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The Supreme Guide and the Substance of the Angels

01 October 2015

By Amir Taheri

Is Iran's ''Supreme Guide'' Ali Khamenei created from the same substance as angels?

The question is part of a galaxy of theories and counter-theories used to build up his personality cult as a figure beyond and above mere mortals. In the 17th century the theologian of Isfahan Mullah Muhammad-Baqer Majlisi devised the theory according to which God created the whole of universe for the sake of the descendants of Fatima, the Prophet's daughter, and her cousin and husband Ali Ibn Abi Taleb. The 11 Imams who followed Ali were ''special fruits of creation.''

Since then the theory has been extended to all other descendants of the Imams.

Last Friday, Ayatollah Ahmad Khatami declared that praying at the tombs of all descendants of the Imams was a sure sign of ''true commitment to the Qur'an.'' Earlier, Grand Ayatollah Safi Golpaygani went even further by claiming that visiting those tombs was ''an integral part of Islamic worship'' and that Khamenei, as a descendant of Hussein, the third Imam of Shi'ism, should be regarded as a figure ''on par with the Prophet.'' For his part, Ayatollah Reza Taqawi, head of the National Council of Friday Prayer Leaders, said in a sermon last Friday that the key purpose of collective prayers in mosques was to ''renew and reassert the bond that Muslims have with the Vali-e Faqih,'' that is to say Khamenei as the current representative of the Ali-and-Fatima lineage.

That lineage is blessed with special attributes that border on the miraculous. The daily Kayhan, published under the supervision of Khamenei's office, ran an editorial about a visit the ''Supreme Guide'' paid to Shiraz, Iran's ancient cultural capital.

''Though it was not spring, flowers were already in bloom and nightingales were chirping,'' the editorial said. ''The air was filled with a pleasant scent and the sun was shining brighter than ever.'' The reason? ''Agha [the Master] was coming.''

''That kind of sycophancy has always been practiced in Iran and other 'oriental' lands,'' says Hamid Daneshvar, a researcher in Islamic traditions. ''However, traditional boot-lickers did so for material gain and did not mix their cocktail of inanities with religious themes. What is new and potentially problematic is the attempt to give Khamenei a prophetic status. For most Muslims, that would be sailing too close to the wind.''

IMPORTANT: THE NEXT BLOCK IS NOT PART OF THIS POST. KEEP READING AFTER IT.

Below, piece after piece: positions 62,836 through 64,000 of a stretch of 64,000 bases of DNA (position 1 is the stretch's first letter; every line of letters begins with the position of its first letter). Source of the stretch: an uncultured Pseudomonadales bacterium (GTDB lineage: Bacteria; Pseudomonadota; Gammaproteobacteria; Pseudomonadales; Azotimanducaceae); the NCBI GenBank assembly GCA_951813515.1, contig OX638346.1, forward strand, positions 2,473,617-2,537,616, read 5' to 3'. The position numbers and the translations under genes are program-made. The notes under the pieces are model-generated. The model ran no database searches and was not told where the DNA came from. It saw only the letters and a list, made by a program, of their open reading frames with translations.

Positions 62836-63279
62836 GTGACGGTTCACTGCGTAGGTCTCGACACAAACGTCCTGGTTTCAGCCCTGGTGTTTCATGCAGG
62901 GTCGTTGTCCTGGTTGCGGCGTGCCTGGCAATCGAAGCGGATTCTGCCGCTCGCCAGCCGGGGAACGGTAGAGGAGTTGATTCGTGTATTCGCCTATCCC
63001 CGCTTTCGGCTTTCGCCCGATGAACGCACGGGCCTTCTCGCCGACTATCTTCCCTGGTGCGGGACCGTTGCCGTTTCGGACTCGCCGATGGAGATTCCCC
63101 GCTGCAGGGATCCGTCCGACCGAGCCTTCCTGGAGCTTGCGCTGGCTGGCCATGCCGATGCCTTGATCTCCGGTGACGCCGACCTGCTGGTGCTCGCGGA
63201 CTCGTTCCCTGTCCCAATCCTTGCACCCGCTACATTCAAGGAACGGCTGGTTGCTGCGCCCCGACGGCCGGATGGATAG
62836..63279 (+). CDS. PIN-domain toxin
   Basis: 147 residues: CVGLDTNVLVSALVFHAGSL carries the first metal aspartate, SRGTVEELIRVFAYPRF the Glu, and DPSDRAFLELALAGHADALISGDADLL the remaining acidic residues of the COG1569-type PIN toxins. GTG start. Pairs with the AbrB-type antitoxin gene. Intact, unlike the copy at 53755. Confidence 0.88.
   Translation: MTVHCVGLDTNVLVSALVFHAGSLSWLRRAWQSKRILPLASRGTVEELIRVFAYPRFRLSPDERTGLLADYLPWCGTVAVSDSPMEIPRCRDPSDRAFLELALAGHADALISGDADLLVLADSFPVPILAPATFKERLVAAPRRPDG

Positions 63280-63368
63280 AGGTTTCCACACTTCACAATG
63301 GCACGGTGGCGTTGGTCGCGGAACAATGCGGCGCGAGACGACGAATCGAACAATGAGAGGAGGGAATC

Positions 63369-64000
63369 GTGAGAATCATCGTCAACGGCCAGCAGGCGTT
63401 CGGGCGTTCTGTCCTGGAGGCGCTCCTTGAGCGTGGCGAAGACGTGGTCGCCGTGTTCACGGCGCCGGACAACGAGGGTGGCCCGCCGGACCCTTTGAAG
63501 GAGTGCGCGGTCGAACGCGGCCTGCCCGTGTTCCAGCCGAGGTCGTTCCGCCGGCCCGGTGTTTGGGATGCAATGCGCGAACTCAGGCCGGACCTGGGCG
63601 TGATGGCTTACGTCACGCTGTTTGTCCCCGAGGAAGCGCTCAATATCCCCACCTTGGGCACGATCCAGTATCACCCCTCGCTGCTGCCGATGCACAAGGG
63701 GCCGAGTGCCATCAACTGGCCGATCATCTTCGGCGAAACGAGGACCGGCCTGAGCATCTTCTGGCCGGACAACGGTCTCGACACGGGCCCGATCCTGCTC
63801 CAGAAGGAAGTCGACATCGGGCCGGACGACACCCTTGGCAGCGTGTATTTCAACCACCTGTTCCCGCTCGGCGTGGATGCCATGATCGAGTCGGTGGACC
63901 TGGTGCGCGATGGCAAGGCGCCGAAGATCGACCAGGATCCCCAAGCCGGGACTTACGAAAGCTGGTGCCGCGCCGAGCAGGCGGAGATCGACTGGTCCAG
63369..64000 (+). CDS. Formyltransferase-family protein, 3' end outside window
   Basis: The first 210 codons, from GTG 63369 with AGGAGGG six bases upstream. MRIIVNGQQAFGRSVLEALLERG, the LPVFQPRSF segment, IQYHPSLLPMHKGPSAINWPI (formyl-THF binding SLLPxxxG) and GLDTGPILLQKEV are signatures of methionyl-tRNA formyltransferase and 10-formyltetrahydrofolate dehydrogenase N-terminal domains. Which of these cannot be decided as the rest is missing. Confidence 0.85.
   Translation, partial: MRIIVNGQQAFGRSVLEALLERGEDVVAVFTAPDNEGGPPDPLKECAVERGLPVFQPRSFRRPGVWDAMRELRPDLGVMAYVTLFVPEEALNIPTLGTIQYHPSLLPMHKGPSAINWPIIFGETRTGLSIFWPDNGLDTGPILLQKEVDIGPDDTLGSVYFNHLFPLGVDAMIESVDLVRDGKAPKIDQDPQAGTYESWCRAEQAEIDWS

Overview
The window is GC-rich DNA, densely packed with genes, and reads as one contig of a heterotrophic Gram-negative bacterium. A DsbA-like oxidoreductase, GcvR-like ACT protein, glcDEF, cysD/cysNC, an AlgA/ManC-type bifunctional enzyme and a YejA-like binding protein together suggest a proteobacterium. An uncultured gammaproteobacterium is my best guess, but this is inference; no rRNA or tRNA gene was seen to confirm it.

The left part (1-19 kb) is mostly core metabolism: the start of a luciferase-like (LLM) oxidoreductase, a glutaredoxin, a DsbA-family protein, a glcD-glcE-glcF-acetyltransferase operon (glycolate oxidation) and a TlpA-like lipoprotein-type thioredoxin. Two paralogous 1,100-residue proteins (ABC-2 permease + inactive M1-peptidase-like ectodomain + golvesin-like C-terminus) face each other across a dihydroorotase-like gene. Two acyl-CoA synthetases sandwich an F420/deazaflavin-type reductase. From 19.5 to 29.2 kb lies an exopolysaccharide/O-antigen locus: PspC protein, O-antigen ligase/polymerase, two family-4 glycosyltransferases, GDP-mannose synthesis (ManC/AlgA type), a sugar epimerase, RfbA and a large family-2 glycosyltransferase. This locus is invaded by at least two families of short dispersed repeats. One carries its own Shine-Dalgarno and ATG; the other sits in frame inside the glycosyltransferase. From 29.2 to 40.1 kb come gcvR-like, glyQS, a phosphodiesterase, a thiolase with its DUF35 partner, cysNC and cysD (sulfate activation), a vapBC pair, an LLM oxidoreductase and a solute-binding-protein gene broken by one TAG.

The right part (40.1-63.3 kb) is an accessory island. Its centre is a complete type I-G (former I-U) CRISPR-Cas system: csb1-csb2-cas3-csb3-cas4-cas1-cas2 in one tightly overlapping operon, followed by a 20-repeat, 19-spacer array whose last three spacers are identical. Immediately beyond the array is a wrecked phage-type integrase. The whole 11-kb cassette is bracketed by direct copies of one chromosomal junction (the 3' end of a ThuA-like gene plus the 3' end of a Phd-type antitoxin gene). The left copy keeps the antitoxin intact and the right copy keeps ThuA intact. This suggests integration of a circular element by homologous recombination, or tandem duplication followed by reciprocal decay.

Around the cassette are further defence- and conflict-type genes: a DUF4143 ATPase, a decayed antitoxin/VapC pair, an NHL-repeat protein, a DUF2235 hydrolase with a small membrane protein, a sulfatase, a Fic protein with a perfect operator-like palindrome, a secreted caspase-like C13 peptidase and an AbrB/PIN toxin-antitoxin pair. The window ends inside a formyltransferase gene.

To be fair, Khamenei himself has on occasions expressed discomfort with the excesses of his followers.

On at least two occasions he publicly demanded not to be called ''Imam,'' reserving the title for Ali and his 11 male descendants. According to sources close to his entourage he was also opposed to a scheme to draw his portrait by growing trees in many of Iran's foothills so that people looking down from aircrafts flying above would see the image of the ''Supreme Guide'' everywhere. (In the end only one such project was completed.)

Each year, the Leader's Office receives thousands of odes (qasidas) praising Khamenei's supernatural qualities, but few are included in his official website. One ode, published last spring, compares Khamenei to ''divine wine'' that when drunk by true believers brings them closer to the ''Absolute Truth.'' A Chinese lady, Amineh Hua, newly converted to Islam, has written a poem in Chinese and Persian, relating how she ''bursts out into tears of joy'' when she pronounces the Leaders' name. Another gentleman, Taraz, labeled ''Qatar's National Poet'' by the Iranian media, describes Khamenei as ''the Heaven in which all Muslims shine as a billion stars.''

''The least one can say is that Khamenei, while titillated by such flattery, is also embarrassed by it,'' says a theologian—speaking on condition of anonymity—who knows the Leader. ''My guess is that he is not sure whether such flattery is prompted by self-interest or genuine belief.''

However, on that score he has been ignored by many of his real or pretending admirers. Lebanese Hezbollah leader Hassan Nasrallah is one such. For him the word ''Imam'' is synonymous with Khamenei. Nasrallah is also record-holder in the number of superlative adjectives he has used to praise the Iranian ''Supreme Guide.''